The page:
In the Canadian Normoglycemia Outcome Evaluation (CANOE) trial, low-dose rosiglitazone/metformin reduced the risk of diabetes in subjects with impaired glucose tolerance by 66% over a median of 3.9 years. We evaluate the temporal changes in glycemic control, insulin sensitivity, and β-cell function during this trial.
CANOE participants (n = 207) underwent annual oral glucose tolerance testing, enabling temporal comparison of glycemia, insulin sensitivity (Matsuda index), and β-cell function (insulin secretion-sensitivity index-2 [ISSI-2]) between the rosiglitazone/metformin and placebo arms.
Glycemic parameters and insulin sensitivity improved in the rosiglitazone/metformin arm in year 1, but deteriorated in the years thereafter as in the placebo arm. Generalized estimating equation analysis confirmed that both insulin sensitivity and β-cell function decreased over time (Matsuda: β = −0.0515, P < 0.0001; ISSI-2: β = −6.6507, P < 0.0001), with no significant time-by-treatment interaction (Matsuda: P = 0.57; ISSI-2: P = 0.22).
Despite preventing incident diabetes, low-dose rosiglitazone/metformin did not modify the natural history of worsening insulin resistance and β-cell dysfunction.
Although lifestyle modification and antidiabetic medications can prevent the development of type 2 diabetes (T2D) in patients with impaired glucose tolerance (IGT) (1–7), the long-term durability of these interventions will likely depend on their capacity to modify the insulin resistance and β-cell dysfunction that is characteristic of T2D (8). The recently reported Canadian Normoglycemia Outcome Evaluation (CANOE) trial was a double-blind, placebo-controlled trial in which low-dose rosiglitazone/metformin therapy was shown to reduce the risk of incident T2D in subjects with IGT by 66% over a median of 3.9 years (9). For insight on the disease-modifying capacity of this intervention, we conducted the current analysis to compare the temporal changes over time in glycemic control, insulin sensitivity, and β-cell function between the study arms during this trial.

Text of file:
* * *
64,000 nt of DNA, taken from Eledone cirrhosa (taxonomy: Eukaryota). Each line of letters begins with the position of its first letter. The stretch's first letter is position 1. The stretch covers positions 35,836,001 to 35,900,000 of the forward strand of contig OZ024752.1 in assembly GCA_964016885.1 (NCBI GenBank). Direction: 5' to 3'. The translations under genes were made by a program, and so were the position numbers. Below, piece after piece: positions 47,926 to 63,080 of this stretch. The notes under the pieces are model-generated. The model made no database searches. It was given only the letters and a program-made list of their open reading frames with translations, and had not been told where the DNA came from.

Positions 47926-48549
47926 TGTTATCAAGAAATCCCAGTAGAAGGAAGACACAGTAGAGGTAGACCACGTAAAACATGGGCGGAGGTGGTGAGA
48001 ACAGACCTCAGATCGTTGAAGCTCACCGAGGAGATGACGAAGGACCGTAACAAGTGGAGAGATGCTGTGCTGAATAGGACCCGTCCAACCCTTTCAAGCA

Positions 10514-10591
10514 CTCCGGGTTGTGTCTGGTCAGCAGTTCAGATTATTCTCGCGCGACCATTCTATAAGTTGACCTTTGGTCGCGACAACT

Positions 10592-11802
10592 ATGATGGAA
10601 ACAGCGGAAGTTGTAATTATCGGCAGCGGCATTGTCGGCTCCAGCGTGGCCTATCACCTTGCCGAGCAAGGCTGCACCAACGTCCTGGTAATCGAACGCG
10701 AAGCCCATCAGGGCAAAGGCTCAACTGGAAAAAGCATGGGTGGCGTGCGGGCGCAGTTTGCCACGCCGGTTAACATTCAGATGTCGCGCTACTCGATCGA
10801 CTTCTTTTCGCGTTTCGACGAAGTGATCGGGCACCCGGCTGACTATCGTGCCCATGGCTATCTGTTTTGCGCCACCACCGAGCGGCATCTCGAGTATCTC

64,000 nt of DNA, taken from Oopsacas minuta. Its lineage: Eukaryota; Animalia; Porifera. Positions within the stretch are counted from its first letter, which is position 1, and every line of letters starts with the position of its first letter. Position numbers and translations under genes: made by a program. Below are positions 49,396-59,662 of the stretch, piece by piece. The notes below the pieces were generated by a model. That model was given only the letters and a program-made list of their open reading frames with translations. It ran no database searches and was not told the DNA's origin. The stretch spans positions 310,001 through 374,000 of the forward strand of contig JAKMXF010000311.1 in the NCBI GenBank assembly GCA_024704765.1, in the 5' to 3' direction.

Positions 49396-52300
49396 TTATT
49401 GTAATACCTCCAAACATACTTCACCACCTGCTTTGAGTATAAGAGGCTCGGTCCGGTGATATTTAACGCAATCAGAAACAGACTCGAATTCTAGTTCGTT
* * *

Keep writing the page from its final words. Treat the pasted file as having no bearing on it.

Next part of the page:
RESEARCH DESIGN AND METHODS
Detailed descriptions of the CANOE protocol (www.clinicaltrial.gov: NCT00116922) have been reported (9,10). Briefly, 207 subjects with IGT were randomly assigned to either rosiglitazone/metformin 2/500 mg b.i.d. or identical placebo. All participants received a lifestyle intervention. The study was approved by the institutional research ethics boards, and all subjects provided written informed consent.
During the trial, participants underwent an annual 2-h, 75-g oral glucose tolerance test (OGTT), with sampling at 0, 30, and 120 min. Insulin sensitivity was evaluated with the Matsuda index, and β-cell function was assessed using the insulin secretion-sensitivity index-2 (ISSI-2), an OGTT-derived measure analogous to the disposition index obtained from the intravenous glucose tolerance test (11,12). The Matsuda index and ISSI-2 were calculated from the same OGTT, with formulae as previously described (9,11,12).
All analyses were conducted using SAS 9.2 (SAS Institute, Inc., Cary, NC). The patterns of change over time in glycemic measures, insulin sensitivity, and β-cell function are evaluated in Fig. 1. For each measure, generalized estimating equation (GEE) models were then constructed to assess for 1) a treatment effect of rosiglitazone/metformin versus placebo, 2) an effect of time on each response, and 3) a time-by-treatment interaction (indicating a significant difference between the treatment groups in the rate of change in response over time).
Detailed baseline and outcome results for the trial have been reported (9). At baseline, there were no significant differences between the placebo (n = 104) and rosiglitazone/metformin (n = 103) arms in age, sex, ethnicity, anthropometry, insulin sensitivity, β-cell function, and glucose homeostasis (Supplementary Table 1). As shown in Fig. 1A–D, all glycemic measures (fasting, 30-min, and 2-h glucose, and area under the glucose curve [AUCgluc]) decreased in the first year in the rosiglitazone/metformin arm, whereas only 2-h glucose and AUCgluc declined over this time in the placebo arm (albeit to a lesser degree). Thereafter, from 12–60 months, however, both arms showed a strikingly similar profile of increasing glycemia with all four measures. Furthermore, this pattern of improvement in year 1 followed by subsequent worsening in the years thereafter mirrored that observed for insulin sensitivity, because the Matsuda index initially increased to a greater extent in the active treatment arm than in the placebo group, before declining similarly in both groups over time (Fig. 1E). In contrast, both groups exhibited relative stability of β-cell function (ISSI-2) for the first 2 years, followed by progressive deterioration in the subsequent years (Fig. 1F). As previously reported, both study arms showed similar patterns of change in BMI and waist circumference during the trial (9).